2021 is almost here, thank god. What does the coming year look like for handling your case in court? There are reasons to be cautiously optimistic.
Family Court Matters:
A year ago, very few of us in the legal world knew about Zoom. Now we are all experts. The family courts have transitioned into using Zoom hearings for the vast majority of the cases. Currently the only in-person hearing are requests for injunctions and a few complicated hearings/trials that are too cumbersome to handle via Zoom. While the courts anticipate that as the pandemic subsides, there will be more in-person hearings, it is likely that the use of Zoom will continue for many family court hearings for the foreseeable future.
Zoom hearings have actually been well received in many respects. Zoom hearings offer the ability for many participants to be involved who were unable or were scared of coming to court in the past. Since the use of hearing via Zoom, there has been an increase in parties participating for all hearing and specially in child support hearings, which is very good. Zoom hearings mean less time away from work or home. Zoom hearings mean less attorney fees due to being more efficient with much less wasted time. While the judges and commissioners would prefer in-person hearings, they have recognized that for most of the cases and issues they handle, the benefits of having a video hearing outweigh the detriments.
The criminal courts are still having great difficulty. The law provides that defendants who are pending a felony trial that cannot make their bail have a right to have a speedy jury trial meaning within 90 days. That is not happening. Due to the current very limited ability to handle jury trials, it is estimated that the backlog to deal with all the cases pending for defendants who have the right to a speedy trial is between two to four years. That says nothing about when defendants who are out of bail will get their cases heard. The courts are hoping to expand jury trials as the pandemic eases. There are now a limited number of jury trials set each week. But the process is and has been difficult. Even with the limited jury trial dates, actually getting a case going has been difficult. The jail has been having recurrent Covid outbreaks. When that happens, the pod effected is quarantined. So any inmate in that pod who has court cannot go to court. That is happening frequently. Likewise getting jurors, officers and witnesses to pass the Covid safety protocols to get into court has been a problem. That is on top of the usual problem of getting witnesses to court in the best of times.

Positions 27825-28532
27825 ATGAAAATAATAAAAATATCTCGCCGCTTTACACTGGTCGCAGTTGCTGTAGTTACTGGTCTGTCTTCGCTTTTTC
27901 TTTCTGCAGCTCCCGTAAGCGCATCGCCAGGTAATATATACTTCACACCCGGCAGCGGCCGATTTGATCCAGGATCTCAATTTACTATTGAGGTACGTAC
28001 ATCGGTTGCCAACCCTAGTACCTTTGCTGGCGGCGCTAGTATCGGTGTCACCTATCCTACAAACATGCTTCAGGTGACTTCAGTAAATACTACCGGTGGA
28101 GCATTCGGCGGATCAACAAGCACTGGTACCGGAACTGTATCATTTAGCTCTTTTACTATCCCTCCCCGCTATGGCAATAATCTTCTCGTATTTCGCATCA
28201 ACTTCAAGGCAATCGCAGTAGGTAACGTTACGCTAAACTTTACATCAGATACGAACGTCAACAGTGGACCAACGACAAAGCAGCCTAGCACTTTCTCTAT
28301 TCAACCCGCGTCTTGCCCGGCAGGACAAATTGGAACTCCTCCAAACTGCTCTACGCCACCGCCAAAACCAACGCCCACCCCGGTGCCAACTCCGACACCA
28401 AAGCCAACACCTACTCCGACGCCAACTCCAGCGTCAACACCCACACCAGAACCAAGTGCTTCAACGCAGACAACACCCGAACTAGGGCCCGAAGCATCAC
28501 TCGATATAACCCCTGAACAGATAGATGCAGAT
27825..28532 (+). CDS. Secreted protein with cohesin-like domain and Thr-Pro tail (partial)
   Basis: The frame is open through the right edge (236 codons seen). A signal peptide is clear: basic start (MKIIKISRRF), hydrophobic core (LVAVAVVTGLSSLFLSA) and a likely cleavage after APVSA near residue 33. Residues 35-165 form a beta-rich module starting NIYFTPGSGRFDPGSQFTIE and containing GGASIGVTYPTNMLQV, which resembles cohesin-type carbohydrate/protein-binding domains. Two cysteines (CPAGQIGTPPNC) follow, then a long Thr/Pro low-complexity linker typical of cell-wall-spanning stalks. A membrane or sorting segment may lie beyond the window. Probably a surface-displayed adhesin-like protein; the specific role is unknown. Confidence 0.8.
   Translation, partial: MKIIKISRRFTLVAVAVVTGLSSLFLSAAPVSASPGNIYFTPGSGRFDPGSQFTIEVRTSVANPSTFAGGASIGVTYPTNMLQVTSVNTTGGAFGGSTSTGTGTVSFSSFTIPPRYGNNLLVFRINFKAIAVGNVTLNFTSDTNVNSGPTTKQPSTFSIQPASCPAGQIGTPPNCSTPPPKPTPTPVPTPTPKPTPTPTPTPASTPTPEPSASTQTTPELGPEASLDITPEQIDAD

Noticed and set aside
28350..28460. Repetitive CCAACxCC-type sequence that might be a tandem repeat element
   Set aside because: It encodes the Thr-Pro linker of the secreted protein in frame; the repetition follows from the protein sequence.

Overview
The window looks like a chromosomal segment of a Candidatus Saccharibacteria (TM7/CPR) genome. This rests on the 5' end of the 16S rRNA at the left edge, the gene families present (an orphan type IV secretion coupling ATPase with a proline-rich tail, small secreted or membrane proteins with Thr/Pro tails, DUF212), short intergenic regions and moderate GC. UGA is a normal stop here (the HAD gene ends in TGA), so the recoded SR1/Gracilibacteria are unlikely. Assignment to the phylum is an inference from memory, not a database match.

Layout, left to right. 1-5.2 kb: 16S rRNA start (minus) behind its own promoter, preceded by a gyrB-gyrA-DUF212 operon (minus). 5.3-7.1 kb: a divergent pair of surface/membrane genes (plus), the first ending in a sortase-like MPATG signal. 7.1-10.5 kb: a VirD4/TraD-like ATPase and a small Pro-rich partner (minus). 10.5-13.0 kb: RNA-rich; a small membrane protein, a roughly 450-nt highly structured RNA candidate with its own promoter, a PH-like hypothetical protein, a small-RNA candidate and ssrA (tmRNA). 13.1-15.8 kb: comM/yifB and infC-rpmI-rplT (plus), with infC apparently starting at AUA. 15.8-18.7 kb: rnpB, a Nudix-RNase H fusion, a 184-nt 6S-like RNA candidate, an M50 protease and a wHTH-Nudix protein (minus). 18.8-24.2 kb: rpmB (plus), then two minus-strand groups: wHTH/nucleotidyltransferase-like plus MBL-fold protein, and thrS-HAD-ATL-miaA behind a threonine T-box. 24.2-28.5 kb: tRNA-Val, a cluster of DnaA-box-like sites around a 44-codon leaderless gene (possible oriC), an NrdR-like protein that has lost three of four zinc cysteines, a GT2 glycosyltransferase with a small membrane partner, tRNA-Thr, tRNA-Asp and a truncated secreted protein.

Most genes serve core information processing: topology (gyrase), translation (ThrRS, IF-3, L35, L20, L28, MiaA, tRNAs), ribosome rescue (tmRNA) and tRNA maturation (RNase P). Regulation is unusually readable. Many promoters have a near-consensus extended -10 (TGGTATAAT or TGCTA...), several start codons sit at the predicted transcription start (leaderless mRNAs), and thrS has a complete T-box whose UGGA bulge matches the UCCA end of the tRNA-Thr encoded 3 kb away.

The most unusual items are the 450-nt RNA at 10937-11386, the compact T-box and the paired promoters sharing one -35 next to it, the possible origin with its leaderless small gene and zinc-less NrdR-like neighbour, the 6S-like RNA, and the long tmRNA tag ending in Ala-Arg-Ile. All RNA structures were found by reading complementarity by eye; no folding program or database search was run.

The criminal courts are doing hearings in-person and via Zoom. Cases that have been resolved are being heard. The courts are holding regular status hearing and bail review hearings. But they are not keeping up with flow. It is anticipated that once things start to return to normal, the courts might shift some civil court judges to criminal courts to work in the backlogs.
Civil and Probate Courts
In the civil and probate areas, jury trial are just not happening. When jury trials will resume no one knows right now. The courts are handing whatever they can via Zoom hearings. So hearings dealing with, for example, probate, matters name changes, business disputes that do not require jury trials and limited in-person hearing are going on. The courts are strongly pushing alternative dispute resolutions, such as mediation, to resolve cases.
Bottom line, the legal world has changed dramatically. In many respects things will never be like it was before. Rights of the individual have been put on hold. The courts are trying to address this but it is going slowly and is a difficult road. But a new year brings hope of improvement.
Q: What is a divorce?
A: A divorce is the legal termination of marriage. All states require a spouse to identify a legal reason for requesting a divorce when filing the divorce papers with the court. The reasons given when filing are referred to as the grounds for divorce.Read More ›